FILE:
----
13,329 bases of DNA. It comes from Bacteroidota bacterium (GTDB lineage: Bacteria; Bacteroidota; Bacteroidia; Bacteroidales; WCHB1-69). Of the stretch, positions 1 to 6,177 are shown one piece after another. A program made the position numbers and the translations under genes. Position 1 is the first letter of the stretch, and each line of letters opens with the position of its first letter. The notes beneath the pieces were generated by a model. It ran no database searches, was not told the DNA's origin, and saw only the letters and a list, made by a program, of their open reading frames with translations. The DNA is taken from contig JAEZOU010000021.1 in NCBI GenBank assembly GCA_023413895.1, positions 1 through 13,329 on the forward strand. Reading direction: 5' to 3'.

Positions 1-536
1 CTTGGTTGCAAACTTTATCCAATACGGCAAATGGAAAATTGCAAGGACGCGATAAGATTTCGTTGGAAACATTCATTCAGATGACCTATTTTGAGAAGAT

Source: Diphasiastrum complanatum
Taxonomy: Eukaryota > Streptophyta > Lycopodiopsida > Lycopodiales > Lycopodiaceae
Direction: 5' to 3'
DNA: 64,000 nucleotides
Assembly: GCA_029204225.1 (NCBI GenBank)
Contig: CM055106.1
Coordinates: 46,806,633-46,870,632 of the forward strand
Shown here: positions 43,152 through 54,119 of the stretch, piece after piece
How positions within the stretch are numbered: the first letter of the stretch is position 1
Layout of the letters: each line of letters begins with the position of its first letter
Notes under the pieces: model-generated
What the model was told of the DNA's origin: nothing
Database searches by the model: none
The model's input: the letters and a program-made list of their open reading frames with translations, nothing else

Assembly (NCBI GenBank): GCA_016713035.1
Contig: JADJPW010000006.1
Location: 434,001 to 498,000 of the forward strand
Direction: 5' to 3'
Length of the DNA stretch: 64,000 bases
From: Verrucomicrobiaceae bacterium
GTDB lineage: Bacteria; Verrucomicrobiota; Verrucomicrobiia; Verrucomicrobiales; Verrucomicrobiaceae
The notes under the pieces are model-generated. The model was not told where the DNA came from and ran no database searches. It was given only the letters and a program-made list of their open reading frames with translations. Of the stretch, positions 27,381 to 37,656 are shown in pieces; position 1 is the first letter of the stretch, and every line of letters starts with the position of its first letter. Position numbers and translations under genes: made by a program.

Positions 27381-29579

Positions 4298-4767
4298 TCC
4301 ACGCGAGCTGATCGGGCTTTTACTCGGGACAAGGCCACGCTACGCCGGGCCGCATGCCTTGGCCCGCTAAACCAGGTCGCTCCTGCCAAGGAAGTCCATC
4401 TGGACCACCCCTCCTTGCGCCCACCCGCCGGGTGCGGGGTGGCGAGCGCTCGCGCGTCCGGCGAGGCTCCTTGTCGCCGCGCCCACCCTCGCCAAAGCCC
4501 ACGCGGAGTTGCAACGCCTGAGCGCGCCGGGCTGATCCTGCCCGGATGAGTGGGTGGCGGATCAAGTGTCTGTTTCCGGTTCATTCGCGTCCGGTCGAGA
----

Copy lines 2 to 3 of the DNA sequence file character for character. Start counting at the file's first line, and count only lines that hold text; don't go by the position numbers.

Positions 1-536
1 CTTGGTTGCAAACTTTATCCAATACGGCAAATGGAAAATTGCAAGGACGCGATAAGATTTCGTTGGAAACATTCATTCAGATGACCTATTTTGAGAAGAT